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Buying my first mics to record a piano (and other stuff...)... is this mic ok?

Discussion in 'Piano' started by Stefano Guzzetti, Dec 15, 2010.

  1. Stefano Guzzetti

    Stefano Guzzetti Active Member

    Hello everyone,
    found this beautiful forum (and neverending source of knowledge) thanks to a friend of mine.
    Time has come for me to start buying mics for my home-studio set up.
    I have an acoustic piano I'd love to record in a decent way, and also a classical guitar (and I'm going to buy a mandolin too... eheheheh).
    I was thinking about a pair (in order to being able to make stereo recordings) of this AKG model which is the C4000B...
    do you think it's a good choice in general (as a starting level), and what do you think about a couple of them recording a piano (vertical, not coda). I would plug those two mic in a MOTU 896 MKIII sound board.

    links:

    AKG C4000B - C 4000 B
    MOTU 896 MKIII - MOTU.com - 896mk3 Overview

    Thanks a lot in advance
    Best Regards

    Stefano
     
  2. Boswell

    Boswell Moderator Distinguished Member

    Does "vertical" mean "upright", and why would you leave out the coda if it's there in the score?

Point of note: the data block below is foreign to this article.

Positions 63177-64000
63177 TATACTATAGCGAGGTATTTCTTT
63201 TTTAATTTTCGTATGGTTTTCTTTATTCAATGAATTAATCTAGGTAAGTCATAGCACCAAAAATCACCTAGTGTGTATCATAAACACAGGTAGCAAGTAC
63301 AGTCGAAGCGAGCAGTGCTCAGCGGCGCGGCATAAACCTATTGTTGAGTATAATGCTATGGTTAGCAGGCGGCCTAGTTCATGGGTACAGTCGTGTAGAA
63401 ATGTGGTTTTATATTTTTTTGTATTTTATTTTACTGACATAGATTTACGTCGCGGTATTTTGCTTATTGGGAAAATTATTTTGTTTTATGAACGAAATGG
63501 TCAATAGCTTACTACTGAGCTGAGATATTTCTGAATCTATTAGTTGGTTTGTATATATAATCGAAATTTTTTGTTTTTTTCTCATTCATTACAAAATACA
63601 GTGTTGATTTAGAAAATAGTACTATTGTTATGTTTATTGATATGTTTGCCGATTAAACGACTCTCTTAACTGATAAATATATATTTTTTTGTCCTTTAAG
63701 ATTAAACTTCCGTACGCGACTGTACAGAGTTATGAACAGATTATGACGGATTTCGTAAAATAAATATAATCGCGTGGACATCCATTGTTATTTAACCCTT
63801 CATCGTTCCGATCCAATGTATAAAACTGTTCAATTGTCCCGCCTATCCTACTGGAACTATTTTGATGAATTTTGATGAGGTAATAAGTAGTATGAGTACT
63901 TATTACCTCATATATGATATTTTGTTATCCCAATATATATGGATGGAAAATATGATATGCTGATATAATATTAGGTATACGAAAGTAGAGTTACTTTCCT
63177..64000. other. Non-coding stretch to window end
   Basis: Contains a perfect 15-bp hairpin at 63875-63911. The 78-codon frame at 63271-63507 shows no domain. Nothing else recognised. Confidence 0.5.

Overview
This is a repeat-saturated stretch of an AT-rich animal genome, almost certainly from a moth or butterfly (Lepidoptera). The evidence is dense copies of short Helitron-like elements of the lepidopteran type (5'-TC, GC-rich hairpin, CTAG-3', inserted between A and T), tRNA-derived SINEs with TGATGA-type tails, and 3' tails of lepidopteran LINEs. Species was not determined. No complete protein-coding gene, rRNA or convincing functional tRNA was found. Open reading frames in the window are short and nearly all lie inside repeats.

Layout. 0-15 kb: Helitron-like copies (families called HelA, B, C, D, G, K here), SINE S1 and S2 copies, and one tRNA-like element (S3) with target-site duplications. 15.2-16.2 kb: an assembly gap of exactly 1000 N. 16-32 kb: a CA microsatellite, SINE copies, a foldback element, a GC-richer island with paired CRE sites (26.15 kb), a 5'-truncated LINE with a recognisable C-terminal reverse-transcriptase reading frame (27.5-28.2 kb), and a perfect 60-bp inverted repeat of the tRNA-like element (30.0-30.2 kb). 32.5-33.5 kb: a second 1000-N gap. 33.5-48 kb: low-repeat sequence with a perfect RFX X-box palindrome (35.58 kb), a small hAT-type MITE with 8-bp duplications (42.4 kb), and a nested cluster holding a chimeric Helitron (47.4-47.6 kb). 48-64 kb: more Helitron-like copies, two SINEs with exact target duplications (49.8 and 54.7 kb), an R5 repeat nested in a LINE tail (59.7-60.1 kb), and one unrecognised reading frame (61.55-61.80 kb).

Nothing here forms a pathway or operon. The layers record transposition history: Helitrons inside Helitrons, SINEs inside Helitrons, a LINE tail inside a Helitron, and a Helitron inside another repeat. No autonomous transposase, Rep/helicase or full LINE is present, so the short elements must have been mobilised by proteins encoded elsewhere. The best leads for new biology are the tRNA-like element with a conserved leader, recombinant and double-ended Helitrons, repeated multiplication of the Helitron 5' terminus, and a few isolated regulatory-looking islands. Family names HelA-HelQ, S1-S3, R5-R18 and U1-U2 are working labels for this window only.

I don't think you would be very happy with the results from C4000Bs on a piano, especially in an untreated room. You would do better going in closer using a pair of small diaphragm condensers (SDCs) than a pair of large diaphragm condensers (LDCs) at a greater distance. In the medium price bracket, a pair of Rode NT55s is hard to beat for this type of work. I've used them quite a bit on piano, both with the cardioid capsules fitted closed paired and also with the omni capsules in a spaced-pair configuration.

    SDCs are also generally considered better for instruments like acoustic guitar and mandolin, although I have had excellent results from LDCs in M-S mode on solo acoustic guitar, but only in a studio with good acoustics.

    Here's an article on piano miking. It includes reference to using NT55s, and also there's a paragraph on miking an upright piano.
     
  3. Stefano Guzzetti

    Stefano Guzzetti Active Member

    Dear Boswell,
    thanks a lot for your answer.... now I'll go check the mentioned article.
    And yes, sorry for my poor English, I totally couldn't figure out the word, of couse for 'vertical' I meant an upright piano... ahahahah sorry again :D
    Stefano
     

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